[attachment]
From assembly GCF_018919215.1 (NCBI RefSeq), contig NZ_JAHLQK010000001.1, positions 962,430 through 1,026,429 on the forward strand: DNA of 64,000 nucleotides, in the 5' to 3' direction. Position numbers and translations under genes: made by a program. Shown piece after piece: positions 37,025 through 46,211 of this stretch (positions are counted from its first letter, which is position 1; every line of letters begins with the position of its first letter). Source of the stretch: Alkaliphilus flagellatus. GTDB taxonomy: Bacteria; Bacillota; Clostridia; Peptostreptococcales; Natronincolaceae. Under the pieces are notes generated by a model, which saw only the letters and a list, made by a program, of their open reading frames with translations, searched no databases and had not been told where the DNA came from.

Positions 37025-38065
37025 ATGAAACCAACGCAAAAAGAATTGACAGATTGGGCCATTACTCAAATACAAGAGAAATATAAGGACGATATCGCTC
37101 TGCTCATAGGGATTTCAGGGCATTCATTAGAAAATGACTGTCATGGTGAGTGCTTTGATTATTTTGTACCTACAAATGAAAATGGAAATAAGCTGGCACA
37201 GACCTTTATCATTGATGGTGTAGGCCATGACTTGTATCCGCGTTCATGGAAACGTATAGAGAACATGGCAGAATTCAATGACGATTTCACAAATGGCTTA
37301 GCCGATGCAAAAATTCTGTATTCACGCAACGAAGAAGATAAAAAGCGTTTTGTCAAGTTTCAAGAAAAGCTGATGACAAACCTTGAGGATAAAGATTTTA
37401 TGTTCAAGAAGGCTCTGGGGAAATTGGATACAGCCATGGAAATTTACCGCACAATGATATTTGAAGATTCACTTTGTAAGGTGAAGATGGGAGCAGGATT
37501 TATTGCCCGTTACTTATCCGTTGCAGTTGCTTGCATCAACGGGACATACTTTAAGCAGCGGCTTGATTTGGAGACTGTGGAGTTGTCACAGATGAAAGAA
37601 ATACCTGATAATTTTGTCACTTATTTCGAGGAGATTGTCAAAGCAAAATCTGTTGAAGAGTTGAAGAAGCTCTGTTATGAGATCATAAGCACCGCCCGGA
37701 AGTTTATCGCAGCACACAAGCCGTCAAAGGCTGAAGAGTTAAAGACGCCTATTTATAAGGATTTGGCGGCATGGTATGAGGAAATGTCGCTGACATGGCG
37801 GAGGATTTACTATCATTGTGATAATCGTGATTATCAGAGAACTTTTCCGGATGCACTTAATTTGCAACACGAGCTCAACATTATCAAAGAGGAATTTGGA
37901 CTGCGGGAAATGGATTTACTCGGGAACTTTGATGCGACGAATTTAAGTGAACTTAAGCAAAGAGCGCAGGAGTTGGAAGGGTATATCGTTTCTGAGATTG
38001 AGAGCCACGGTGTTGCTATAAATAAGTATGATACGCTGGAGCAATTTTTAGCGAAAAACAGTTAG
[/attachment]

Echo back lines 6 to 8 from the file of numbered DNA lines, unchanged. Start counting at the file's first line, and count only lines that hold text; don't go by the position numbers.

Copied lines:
37301 GCCGATGCAAAAATTCTGTATTCACGCAACGAAGAAGATAAAAAGCGTTTTGTCAAGTTTCAAGAAAAGCTGATGACAAACCTTGAGGATAAAGATTTTA
37401 TGTTCAAGAAGGCTCTGGGGAAATTGGATACAGCCATGGAAATTTACCGCACAATGATATTTGAAGATTCACTTTGTAAGGTGAAGATGGGAGCAGGATT
37501 TATTGCCCGTTACTTATCCGTTGCAGTTGCTTGCATCAACGGGACATACTTTAAGCAGCGGCTTGATTTGGAGACTGTGGAGTTGTCACAGATGAAAGAA